Meet our Make a Difference (M.A.D.) Fellows

Make a Difference > Meet our M.A.D. Fellows - Ada Chang, Dani Chaparro, Evan Favela, Linda Girón, Erolina Kamburova, Stephanie Lapides, Ann Liu

Linda Girón, M.A.D. fellow DONATE

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Linda Girón

What made you want to be a M.A.D. fellow?

This is going to sound like such a cheesy love letter maybe it’s my playwright tendencies, still, I can’t help but get sentimental. Shotgun Players’ Hamlet was one of the first plays I saw after moving to the Bay Area. I knew from the very first play that there was something really special happening inside that zany little red church on Ashby. By the time I saw Caught, I was hooked. Throughout my artistic path, Shotgun Players has been a continuing source of inspiration in the way they push the boundaries of theatre—with courage and respect, and with an emphasis on inclusivity, engagement, and innovation. It’s truly been a dream come true joining the Shotgun family—to have an opportunity to share my skills, to engage critically with the work, and to learn among theatre-makers and artists I have admired for so long.

What is your favorite Shotgun play and why?

So hard to choose! It feels right to share that my top three are brownsville song (b-side for tray), Caught, and The Black Rider. I love theatre that is unafraid of confronting its audience members—be it with the truths of human pain, the ugliness of social manipulation, or freakily composed portraits of humanity. brownsville song in particular was a special experience because it was the first Shotgun play I took my mom to see. It was just the two of us sitting at the very back, and I will never forget how the air felt between us, both taking in our fear of loss and gratitude for being together. brownsville song tore down my disillusionment for theatre; which at the time felt like a medium of disconnect between my mom and I, between representation and minority experience, between art and access. It’s a reminder to me of the responsibility theatre-makers have in challenging the notion of a “minority” narrative and uplifting our experiences.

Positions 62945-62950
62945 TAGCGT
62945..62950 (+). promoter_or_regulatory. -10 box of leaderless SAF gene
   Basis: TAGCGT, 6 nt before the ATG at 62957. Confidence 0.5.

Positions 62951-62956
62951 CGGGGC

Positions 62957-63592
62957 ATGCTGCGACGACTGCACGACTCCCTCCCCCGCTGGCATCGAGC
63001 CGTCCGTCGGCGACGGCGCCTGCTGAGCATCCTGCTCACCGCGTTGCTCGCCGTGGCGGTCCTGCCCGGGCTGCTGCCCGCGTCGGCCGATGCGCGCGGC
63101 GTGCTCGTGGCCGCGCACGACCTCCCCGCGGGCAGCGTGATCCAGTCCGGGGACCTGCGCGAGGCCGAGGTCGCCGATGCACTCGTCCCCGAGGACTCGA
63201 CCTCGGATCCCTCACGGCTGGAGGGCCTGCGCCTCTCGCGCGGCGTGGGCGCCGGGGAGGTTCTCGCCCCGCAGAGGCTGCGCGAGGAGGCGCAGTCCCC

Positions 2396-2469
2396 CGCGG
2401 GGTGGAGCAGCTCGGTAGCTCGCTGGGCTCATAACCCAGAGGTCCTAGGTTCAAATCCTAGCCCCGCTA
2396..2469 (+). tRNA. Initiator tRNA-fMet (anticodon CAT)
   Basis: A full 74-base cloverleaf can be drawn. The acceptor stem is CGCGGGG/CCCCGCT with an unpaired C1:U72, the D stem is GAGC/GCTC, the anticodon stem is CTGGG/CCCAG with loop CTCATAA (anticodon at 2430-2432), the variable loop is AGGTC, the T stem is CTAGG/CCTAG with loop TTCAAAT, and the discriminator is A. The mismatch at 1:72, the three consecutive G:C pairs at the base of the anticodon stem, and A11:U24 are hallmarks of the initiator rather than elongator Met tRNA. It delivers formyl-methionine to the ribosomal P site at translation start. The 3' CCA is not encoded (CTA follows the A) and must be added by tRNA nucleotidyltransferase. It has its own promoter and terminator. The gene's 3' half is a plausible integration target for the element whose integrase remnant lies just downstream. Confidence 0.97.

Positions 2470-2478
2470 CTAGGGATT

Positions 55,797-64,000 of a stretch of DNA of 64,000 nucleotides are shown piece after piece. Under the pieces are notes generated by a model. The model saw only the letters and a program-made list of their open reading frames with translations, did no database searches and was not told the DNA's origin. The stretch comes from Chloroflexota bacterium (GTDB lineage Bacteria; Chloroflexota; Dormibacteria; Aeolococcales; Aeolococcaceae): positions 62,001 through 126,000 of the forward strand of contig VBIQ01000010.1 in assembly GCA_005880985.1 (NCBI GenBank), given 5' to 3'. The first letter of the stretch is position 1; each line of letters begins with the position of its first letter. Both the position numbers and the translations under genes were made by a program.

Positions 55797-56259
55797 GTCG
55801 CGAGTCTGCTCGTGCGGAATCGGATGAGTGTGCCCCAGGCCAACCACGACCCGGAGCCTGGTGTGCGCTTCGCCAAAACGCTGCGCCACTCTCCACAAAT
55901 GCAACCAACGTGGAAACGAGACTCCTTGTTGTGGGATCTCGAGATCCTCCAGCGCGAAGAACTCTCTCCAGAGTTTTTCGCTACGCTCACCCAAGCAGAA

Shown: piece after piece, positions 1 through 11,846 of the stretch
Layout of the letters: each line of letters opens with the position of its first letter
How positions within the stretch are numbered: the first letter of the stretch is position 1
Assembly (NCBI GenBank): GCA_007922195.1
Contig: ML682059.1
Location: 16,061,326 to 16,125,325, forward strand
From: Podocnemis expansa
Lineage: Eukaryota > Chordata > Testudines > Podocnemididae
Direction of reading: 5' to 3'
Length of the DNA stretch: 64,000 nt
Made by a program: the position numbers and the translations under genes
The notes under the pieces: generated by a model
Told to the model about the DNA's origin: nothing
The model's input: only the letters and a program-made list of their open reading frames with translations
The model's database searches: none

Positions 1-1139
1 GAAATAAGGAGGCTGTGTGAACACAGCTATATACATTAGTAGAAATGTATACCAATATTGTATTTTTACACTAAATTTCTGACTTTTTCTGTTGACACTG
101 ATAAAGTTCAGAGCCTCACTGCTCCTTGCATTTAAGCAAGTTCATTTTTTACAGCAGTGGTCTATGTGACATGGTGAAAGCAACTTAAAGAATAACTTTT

What is one thing people wouldn’t know just by looking at you?

A lot of folks know me as a performer or musician, but not too many people know that I am also an aspiring illustrator! Drawing was my very, very first art; it almost feels like I’ve known how to draw since I like came out of the womb. Actually, my dream job as a kid was to be a manga artist! But I stopped for a really long time, thinking art wasn’t going to be a practical career choice (ha!). Then just this year, after encouragement from friends, I decided to pick up the pen and reconnect with my love for comic book art.